Friday, August 28, 2009

Cafe Chit Chat: Julie Schumacher

Welcome to another post for my blogoversery bash!! This is an interview with Julie Schumacher, the author of Black Box [Click HERE for review].

Julie's first published story Reunion was part of The Best American Short Stories 1983, she works at the University of Minnesota as the Professor of English and Creative Writing.

Now for the interview....


Wdebo: Can you describe a typical day?

Julie Schumacher: I try to write in the mornings, before I go to work. If I can get a couple of hours of productive writing in, that's a success. I've never written full-time, because I have two kids and I teach at the University of Minnesota. I try to reserve evenings for reading -- mainly novels and short stories.

W: How do you come up with the ideas for your stories, mainly Black Box?

J: Ideas are everywhere, all the time: we just aren't used to recognizing them as ideas. We think we're day-dreaming, when in reality we're sifting ideas through our heads all day long. The trick is to catch hold of the themes and ideas that come back to you, over and over like recurring dreams, and then give them shape and polish them so that they have meaning and are appealing to others, as well as yourself.

W: Could you give a short summary of Black Box, for those readers who might not be familiar with it?

J: Black Box is about two sisters, Elena and Dora. Dora, the older sister, suffers from depression; Elena, the younger, doesn't think that anything is terribly wrong until Dora is hospitalized. She tries to hang on to the sister and to the relationship she once knew, and she tries to help -- but Dora gets worse. Elena seems to have no one to talk to about what has happened to her family -- until she meets Jimmy Zenk, a quirky loner who offers her frightening information about the hospital where Dora is being treated.

W: Are any of your characters based on anyone you know?

J: All my characters, I think, are some version of me. As a day-dreamer, I like to imagine myself in a lot of different scenarios and situations, and to imagine how I would react. That said, I do know a number of people who have suffered from severe depression, and their experiences helped inspire me to write the book.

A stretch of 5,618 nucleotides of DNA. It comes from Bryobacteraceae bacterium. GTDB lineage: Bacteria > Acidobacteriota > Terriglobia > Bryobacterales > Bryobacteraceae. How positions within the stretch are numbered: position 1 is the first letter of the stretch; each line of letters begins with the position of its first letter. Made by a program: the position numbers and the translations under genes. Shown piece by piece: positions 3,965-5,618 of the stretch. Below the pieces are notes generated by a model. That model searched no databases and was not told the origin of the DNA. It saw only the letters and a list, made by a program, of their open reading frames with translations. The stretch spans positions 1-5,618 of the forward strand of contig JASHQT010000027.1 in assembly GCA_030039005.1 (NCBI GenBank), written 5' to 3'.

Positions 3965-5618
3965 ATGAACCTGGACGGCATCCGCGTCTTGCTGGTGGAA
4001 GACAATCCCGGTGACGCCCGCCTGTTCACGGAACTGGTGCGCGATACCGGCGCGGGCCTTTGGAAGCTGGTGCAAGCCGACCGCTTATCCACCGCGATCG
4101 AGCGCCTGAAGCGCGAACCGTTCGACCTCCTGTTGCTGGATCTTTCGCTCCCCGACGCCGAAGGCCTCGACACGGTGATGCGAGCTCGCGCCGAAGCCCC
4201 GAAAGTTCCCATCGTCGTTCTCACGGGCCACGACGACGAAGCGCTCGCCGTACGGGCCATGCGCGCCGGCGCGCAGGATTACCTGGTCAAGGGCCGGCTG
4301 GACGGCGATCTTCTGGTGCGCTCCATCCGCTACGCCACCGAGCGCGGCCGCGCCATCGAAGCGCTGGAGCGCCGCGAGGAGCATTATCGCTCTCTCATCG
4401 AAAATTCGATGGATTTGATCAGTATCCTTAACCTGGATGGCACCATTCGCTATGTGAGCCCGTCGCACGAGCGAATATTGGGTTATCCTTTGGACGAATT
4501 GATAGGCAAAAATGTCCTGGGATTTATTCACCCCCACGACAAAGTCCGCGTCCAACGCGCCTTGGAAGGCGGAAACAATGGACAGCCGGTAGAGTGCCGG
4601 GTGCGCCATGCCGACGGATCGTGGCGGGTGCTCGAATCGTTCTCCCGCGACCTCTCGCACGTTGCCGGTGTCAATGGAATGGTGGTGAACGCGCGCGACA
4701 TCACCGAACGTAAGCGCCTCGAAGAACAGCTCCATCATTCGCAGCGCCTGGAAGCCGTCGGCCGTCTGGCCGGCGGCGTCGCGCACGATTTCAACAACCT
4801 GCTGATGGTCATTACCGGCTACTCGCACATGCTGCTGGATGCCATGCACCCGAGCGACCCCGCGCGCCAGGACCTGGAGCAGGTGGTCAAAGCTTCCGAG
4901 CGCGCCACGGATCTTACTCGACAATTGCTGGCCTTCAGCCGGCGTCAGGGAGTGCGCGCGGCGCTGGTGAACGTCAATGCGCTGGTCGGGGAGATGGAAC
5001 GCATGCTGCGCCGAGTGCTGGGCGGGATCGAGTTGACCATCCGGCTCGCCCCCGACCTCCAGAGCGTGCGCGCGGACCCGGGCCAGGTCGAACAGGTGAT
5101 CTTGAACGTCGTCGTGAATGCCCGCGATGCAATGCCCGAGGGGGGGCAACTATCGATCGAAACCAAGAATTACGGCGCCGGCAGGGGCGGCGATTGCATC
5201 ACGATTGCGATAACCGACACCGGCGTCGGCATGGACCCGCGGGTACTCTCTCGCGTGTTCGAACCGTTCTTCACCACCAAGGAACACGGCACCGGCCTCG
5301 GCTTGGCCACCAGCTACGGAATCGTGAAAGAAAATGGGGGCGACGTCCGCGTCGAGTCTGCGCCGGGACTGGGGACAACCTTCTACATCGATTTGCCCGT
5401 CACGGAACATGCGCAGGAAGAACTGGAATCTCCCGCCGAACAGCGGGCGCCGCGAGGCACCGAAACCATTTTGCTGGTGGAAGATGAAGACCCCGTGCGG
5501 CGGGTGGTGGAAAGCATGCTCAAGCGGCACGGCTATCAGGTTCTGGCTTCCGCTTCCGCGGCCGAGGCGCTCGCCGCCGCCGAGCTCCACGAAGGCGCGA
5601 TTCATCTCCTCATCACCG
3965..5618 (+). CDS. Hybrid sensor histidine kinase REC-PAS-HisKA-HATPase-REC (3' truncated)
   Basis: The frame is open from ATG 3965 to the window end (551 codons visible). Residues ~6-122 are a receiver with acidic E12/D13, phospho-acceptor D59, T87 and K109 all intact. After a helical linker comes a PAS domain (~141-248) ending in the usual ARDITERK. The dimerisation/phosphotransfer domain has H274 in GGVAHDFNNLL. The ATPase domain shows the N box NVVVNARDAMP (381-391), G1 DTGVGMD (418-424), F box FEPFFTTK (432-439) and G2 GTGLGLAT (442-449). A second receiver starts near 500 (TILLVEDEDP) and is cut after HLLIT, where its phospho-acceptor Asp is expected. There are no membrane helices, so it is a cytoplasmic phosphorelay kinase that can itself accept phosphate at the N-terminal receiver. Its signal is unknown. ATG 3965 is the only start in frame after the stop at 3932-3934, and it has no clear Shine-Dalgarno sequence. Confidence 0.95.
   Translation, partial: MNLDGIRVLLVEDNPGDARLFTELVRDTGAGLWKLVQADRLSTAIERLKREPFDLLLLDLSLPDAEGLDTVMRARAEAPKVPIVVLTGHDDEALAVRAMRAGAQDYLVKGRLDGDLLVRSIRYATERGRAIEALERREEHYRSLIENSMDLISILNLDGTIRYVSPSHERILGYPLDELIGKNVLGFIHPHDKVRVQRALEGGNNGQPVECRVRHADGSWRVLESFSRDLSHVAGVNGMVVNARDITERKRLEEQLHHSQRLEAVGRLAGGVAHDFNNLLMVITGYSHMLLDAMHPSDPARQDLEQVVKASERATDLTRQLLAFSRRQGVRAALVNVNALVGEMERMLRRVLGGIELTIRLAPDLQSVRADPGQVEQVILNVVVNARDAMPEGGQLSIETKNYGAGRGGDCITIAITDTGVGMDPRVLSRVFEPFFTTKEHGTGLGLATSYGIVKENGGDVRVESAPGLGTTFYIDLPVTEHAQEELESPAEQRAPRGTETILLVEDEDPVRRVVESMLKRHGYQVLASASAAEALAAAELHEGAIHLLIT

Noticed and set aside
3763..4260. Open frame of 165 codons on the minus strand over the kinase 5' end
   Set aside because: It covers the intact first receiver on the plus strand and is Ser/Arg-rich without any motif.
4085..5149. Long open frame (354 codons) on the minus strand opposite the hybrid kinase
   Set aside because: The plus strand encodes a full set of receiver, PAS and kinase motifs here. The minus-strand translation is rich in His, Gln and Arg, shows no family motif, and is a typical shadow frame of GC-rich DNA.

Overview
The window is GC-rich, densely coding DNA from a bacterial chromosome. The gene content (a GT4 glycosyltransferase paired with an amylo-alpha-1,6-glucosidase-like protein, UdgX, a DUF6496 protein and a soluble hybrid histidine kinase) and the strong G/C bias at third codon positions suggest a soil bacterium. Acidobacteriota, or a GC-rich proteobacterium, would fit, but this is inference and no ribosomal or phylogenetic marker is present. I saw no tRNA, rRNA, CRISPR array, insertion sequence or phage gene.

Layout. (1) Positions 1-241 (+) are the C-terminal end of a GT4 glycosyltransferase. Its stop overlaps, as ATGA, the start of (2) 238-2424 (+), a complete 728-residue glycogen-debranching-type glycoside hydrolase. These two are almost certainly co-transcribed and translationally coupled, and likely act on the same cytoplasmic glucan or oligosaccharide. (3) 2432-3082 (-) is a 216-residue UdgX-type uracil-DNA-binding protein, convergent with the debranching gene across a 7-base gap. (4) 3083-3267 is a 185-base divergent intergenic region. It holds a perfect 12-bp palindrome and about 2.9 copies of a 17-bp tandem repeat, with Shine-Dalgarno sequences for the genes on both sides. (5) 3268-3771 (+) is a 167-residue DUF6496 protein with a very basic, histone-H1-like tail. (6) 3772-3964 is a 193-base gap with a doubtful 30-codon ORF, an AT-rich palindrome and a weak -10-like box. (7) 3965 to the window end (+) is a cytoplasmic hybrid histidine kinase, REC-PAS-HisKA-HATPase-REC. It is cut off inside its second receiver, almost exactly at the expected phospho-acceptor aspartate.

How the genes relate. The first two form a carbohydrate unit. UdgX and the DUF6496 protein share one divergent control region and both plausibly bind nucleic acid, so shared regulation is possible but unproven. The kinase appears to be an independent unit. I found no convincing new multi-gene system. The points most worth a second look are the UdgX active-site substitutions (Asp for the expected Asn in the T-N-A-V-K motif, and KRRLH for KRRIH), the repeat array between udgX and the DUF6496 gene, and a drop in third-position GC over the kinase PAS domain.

W: What is your favorite thing to do (apart from writing)?

J: Reading. Hands down. I am one of those wackos who hates television and cell phones and computers. I still write all of my books by hand, with a ball-point pen

W: What's your favorite color?

J: Blue. Which seems appropriate to a person who has written a book about depression.

W: If you were stranded on an island and could only bring five things what would they be?

J: Well, if this were an island well equipped with food and water and a comfortable house and clothing (so I didn't have to bring those), I suppose I'd bring a combination of favorite books and family and friends. Something to read and someone to talk to -- those are the necessities in my life.

W: Who are some authors you look up to?

J: Lots and lots of authors. Too many to name -- many of them dead (Jane Austen and George Eliot for starters), and many of them alive. I keep books of quotations/favorite passages from novels that I love, and I re-read them a lot. They inspire me as a writer, and they also help me maintain a sense of who I am and who I was.

W: Do you have a new project you are working on? And if so, can you tell us a bit about it?

J: I'm superstitious about revealing too much about what I'm working on -- writers tend to be nervous about these things. But I'm working on a few projects: a novel and a book of short stories, among others.

W: As an only child I am curious, what is it like being the youngest of five children?

J: I loved growing up in a big family. There was always conversation, always someone to talk to or pester, always something to do. I grew up hearing family stories at the dinner table, and playing games: solitaire, ping-pong, kick-the-can, cribbage, soccer, tennis, caroms, bridge, hide-and-seek, hearts, field hockey, lacrosse... you name it. A family is a sort of universe unto itself.

W: What is your FAVORITE book in the world, the one that you think everyone should read before they die?

J: Middlemarch, by George Eliot. It's very long: it's best to read it when you have a fair amount of time.

W: Finally, do you have anything else that you would like to say?

J: Yes. I think everyone should turn off the TV and the computer and read a good book.

W: Thanks for letting me interview you!


Remember to check out Julie's site HERE!

And also remember that when you comment on this post you recieve TWO extra entrees for my GIANT blogoversery bash contest HERE, where you also have a chance to win a copy of Black Box.

Wdebo :)


  1. This book sounds really interesting. I've known quite a few people who suffer from depression, myself, and I find it difficult to understand what they're going through and why they can't just snap out of it. In fact, I lost a good friend to suicide last year and still don't understand it...

    melacan at hotmail dot com

  2. I've seen Black Box in a library before, but I didn't check it out. I think the next time I see it I'll check it out!


Comment! I want to hear what you have to say =D